As it appeared in the Daily Nation on June 2nd 2020
Dr. Lucy Kiruthu
The earliest memories I have of e-commerce are two decades old. During my MBA course, I purchased used textbooks from Amazon.com on recommendation from one of our professors. It however seems that e-commerce is older than that, even before Amazon, businesses were trying to buy and sell online. Nonetheless, the most massive growth in e-commerce has been witnessed in the last 2 decades. Globally and even locally, e-commerce has skyrocketed. Amazon has grown beyond an online bookstore to being a renowned global brand and a mega technology company. Besides Amazon, many other e-commerce companies have sprung up across the globe. Alibaba Group another large e-commerce giant has transformed global online transactions. Though Africa lags behind, the ability for businesses, to conduct commercial transactions via the Internet is huge.
In Kenya, online buying and selling continues to experience an upward trajectory. Looking back into our e-commerce space a decade ago, I recall the likes of Zetu.co.ke, Mocality, Mamamikes, and Dealfish.co.ke. Some may also recall the role that OLX played in driving conversations around e-commerce. Since then, very many online stores, platforms and apps have mushroomed in Kenya. Today, the list of those online in Kenya is long. In the last few years, the likes of Jumia, Masoko, Cheki.co.ke, Pigiame, Kilimall and Copia come to mind. Besides, the growth of social media sites has enabled the expansion of e-commerce. For example, there has been the use of Facebook and even conversion of Facebook groups such as Kilimani Mums into marketplaces as well as sharing of shoppable posts on Instagram. Also, retailers, restaurants and many other businesses with a shop-front have established online stores from which their customers can access their products from anywhere. Further, service organizations such as those providing transport and deliveries have as well gone online to make their services more accessible and to support online shopping.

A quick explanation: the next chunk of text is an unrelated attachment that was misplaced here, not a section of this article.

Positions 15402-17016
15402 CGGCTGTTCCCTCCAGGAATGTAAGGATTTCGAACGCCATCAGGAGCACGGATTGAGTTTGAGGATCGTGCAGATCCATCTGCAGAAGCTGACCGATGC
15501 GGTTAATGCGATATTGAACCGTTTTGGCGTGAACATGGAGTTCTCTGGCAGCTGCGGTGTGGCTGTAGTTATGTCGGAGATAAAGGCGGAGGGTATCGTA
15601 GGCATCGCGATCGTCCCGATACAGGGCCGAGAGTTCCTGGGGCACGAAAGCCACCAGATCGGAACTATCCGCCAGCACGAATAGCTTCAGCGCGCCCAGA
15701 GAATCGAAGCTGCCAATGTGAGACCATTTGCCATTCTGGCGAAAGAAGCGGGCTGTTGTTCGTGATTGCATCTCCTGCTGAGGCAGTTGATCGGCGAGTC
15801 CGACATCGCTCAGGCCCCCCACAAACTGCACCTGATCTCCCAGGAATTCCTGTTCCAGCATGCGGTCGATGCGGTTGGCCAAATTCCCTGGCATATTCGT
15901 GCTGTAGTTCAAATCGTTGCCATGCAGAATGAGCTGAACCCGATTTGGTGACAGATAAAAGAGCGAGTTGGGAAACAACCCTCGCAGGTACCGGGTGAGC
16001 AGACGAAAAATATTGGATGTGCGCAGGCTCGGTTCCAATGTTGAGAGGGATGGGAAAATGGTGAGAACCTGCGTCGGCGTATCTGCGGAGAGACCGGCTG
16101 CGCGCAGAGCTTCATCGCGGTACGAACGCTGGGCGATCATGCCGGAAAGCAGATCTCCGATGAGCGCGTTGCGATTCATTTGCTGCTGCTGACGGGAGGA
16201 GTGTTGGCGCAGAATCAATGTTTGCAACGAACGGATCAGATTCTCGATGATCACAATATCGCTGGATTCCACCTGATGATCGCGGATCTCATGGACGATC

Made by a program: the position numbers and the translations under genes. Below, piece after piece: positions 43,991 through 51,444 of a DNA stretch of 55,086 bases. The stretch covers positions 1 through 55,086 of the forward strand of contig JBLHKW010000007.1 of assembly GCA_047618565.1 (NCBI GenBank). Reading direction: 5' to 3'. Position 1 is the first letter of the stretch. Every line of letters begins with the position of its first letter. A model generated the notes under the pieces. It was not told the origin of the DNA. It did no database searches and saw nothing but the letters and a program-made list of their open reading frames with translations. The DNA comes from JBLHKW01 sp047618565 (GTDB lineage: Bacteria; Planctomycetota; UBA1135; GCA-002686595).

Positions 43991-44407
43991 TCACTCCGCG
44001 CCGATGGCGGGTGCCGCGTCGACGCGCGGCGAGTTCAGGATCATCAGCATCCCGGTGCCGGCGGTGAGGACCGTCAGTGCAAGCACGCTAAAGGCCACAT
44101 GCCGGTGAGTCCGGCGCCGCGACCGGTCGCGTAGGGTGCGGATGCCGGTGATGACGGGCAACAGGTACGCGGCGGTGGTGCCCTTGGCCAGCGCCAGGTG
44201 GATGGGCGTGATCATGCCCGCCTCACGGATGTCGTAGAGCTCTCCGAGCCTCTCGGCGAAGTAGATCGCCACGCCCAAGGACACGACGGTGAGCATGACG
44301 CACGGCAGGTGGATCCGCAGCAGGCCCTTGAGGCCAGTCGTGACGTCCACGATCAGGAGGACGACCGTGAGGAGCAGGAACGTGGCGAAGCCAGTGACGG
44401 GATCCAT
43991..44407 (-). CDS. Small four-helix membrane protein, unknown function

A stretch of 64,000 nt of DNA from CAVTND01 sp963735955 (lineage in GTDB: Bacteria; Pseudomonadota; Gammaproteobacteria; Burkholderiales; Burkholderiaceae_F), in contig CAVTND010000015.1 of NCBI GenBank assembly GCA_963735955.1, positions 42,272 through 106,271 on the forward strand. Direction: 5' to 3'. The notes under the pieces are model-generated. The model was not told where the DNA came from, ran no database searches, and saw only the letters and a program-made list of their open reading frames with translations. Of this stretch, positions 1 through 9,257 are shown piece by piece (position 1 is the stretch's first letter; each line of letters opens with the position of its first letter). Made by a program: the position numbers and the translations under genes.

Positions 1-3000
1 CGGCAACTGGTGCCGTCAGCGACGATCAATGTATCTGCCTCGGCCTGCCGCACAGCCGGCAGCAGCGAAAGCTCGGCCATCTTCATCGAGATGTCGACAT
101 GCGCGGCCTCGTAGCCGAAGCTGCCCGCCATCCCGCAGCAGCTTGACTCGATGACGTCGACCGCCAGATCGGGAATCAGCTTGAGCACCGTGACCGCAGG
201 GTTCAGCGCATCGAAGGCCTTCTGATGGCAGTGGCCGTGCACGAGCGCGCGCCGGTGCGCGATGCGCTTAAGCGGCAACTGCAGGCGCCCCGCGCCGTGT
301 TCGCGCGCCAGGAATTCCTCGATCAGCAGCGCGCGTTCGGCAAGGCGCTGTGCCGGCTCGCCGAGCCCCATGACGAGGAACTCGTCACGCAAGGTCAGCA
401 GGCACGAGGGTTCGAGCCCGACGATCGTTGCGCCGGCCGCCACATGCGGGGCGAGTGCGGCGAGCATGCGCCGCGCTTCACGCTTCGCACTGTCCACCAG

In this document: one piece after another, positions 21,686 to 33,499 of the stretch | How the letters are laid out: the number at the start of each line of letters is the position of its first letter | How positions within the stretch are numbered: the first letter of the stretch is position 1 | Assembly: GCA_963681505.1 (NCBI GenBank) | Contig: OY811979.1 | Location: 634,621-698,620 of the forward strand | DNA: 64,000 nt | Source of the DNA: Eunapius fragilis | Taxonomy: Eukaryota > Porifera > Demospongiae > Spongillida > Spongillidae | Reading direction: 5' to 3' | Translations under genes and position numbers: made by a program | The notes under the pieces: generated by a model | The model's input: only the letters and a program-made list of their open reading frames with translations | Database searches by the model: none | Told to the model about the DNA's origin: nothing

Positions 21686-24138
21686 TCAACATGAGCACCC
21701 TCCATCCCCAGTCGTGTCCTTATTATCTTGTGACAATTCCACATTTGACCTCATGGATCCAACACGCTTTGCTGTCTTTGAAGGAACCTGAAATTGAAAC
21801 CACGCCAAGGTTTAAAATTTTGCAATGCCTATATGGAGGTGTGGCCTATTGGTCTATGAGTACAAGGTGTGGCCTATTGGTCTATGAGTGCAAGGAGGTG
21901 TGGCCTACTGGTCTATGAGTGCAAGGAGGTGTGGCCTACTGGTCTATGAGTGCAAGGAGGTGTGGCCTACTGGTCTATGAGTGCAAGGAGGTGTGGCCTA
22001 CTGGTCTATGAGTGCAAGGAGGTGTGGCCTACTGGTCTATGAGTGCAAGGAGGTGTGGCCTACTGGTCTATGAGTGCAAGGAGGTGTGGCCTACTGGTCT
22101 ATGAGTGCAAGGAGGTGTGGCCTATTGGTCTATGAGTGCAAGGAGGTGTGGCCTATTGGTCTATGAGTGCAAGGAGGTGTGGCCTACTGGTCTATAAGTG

E-commerce has enabled both large and small businesses to leverage technology to reach customers in both domestic and global markets. It has also allowed businesses to compete more effectively. Domestically, internet penetration in Kenya and especially the growth in the use of smartphones is at the centre of e-commerce growth. This continues to provide potential new business opportunities to many. Despite these opportunities, some of the online stores in Kenya have become extinct, others are struggling and only a few seem to be flourishing. Globally, the COVID-19 pandemic is favouring tremendous growth of e-commerce. Many businesses in Kenya are already taking advantage of this. Some are setting up new e-stores and others are providing e-commerce platforms. Customers in Kenya are more open than ever before to make online purchases. Many are giving online shopping a try for the first time and increasing their online expenditure. Soon, we will be spoilt for choice!
As businesses adapt to e-commerce, they need to have clarity on who their target market. They also need to focus more on building trust and creating value for their customers. Sometimes, I find that fascination with technology can blind e-commerce businesses. As more and more businesses jump onto the e-commerce bandwagon, they need not forget the commercial side of building a loyal customer base. I believe that those in e-commerce can hold on more to their customers by providing a painless, seamless and frictionless end-to-end experience.
Dr. Lucy Kiruthu is a Management Consultant and Trainer. Connect via twitter @KiruthuLucy